“For God’s sake, this man cannot remain in power,” Biden exclaimed, referencing Moscow’s ongoing special military operation in Ukraine. The remarks were made during a visit to Warsaw, Poland, in the course of his three-day Eastern Europe tour. The White House was left scrambling to undo the damage, saying thet Biden didn’t really mean it.
“He was not discussing Putin’s power in Russia, or regime change,” an aide said.
Similarly diplomatically-fraught verbal slip-ups have been made by Biden with respect to Taiwan, when he pledged to defend the island that China sees as its renegade province. His words drew China’s flak and left the White House red-faced.
‘Short Fuse’
The current US President has been known to regularly lash out or snap at reporters, in a ‘short fuse’ display. This is typically the case when Biden is confronted with unwelcome questions. When reporters asked why Biden was “so confident” that Russian President Vladimir Putin would “change his behavior” after their 2021 summit in Geneva, Switzerland, Biden lost his temper, shouting:
“I’m not confident he’ll change his behavior!” he shouted, jabbing his finger for emphasis. “What the hell? What do you do all of the time? When did I say I was confident?”
Biden has failed to keep a lid on his temper on numerous other occasions. He couldn’t keep it together when an NBC journalist asked him about a newly announced vaccine mandate at the Department of Veterans’ Affairs (VA): “You’re such a pain in my neck”, the president told veteran reporter Kelly O’Donnell.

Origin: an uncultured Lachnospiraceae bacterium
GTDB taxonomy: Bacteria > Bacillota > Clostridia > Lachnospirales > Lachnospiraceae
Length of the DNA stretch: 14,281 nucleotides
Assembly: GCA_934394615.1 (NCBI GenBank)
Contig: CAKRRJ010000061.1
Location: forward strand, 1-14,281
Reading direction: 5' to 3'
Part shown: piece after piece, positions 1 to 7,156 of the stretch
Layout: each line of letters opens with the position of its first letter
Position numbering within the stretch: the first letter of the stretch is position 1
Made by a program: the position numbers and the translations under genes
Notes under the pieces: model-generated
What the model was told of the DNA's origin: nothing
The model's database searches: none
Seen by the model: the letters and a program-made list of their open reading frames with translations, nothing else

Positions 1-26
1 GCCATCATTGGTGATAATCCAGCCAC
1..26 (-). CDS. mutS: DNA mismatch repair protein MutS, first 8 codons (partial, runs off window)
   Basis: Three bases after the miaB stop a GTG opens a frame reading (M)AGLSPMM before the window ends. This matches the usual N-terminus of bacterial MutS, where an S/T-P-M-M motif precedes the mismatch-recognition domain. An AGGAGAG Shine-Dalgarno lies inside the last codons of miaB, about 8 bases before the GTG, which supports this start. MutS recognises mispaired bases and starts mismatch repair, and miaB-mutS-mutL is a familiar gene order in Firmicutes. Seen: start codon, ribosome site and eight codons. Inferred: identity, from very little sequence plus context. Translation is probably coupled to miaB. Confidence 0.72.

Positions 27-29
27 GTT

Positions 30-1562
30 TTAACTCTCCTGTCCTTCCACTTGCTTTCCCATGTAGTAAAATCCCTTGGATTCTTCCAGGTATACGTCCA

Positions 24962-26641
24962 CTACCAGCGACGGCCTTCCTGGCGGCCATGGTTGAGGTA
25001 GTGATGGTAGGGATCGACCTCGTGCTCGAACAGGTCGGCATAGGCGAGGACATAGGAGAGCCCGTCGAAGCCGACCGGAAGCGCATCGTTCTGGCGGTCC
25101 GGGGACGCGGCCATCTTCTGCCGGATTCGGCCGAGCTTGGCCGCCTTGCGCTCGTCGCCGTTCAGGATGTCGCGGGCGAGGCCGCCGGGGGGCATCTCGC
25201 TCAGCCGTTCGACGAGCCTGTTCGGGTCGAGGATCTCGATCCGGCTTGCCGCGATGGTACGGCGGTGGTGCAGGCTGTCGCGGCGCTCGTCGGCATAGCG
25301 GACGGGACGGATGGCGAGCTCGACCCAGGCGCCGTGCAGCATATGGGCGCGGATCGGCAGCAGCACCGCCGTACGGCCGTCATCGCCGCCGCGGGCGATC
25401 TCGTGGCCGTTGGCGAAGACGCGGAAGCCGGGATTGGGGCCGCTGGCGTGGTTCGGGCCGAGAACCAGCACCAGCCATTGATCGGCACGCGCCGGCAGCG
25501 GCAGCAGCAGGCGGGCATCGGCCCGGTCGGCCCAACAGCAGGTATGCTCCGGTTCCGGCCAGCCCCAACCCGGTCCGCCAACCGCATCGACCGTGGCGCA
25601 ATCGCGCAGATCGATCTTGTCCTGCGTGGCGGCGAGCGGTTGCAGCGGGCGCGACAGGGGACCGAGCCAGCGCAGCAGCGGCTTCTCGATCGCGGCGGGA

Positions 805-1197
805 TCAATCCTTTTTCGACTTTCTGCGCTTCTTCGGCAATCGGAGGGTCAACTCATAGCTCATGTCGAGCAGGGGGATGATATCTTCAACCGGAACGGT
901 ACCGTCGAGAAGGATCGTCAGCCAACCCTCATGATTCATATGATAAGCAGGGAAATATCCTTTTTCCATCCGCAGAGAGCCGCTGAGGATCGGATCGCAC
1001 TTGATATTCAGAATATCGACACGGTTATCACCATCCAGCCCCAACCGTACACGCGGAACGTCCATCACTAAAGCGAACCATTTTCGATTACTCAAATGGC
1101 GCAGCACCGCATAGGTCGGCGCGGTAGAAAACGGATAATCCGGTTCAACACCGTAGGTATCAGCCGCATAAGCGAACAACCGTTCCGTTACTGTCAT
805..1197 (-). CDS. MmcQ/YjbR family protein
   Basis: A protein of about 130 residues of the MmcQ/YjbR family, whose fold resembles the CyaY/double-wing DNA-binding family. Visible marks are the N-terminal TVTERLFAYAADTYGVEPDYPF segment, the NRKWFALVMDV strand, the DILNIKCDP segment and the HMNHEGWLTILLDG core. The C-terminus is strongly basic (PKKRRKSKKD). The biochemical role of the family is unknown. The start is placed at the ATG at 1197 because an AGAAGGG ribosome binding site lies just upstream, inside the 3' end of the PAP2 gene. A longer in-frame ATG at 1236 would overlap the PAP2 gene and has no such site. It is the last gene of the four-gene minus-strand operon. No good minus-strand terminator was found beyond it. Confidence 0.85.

Vague on Geography
When still a Democratic presidential nominee Joe Biden made a new slip of the tongue mistaking Iran for Iraq during a speech in Tampa, Florida.
“US troops died in Iran and Afghanistan, 6,000, as of today, 923”, he said. “Not roughly 6,900 — 923, because every one of these fallen angels left behind a family, left behind a community.”
More recently, Biden gave a train wreck of a speech in Florida in October, claiming the US had among the lowest inflation rates in the world and saying his son Beau, who died of cancer in 2015, lost his life in Iraq.
He was also roasted by Internet users questioning his cognitive abilities after a press conference where, speculating on recent developments in the Ukraine conflict and Russia’s strategic decision to partially exit Kherson, announced on November 9, Biden said:”I think the context is that whether or not they’re pulling back from Fallujah, and…I mean from the City of Kherson.”
Calling the Dead
One of Biden’s most memorable verbal misfires of late was when he appeared to loo for Indiana Rep. Jackie Walorski at a White House conference eight weeks after her death in a car crash.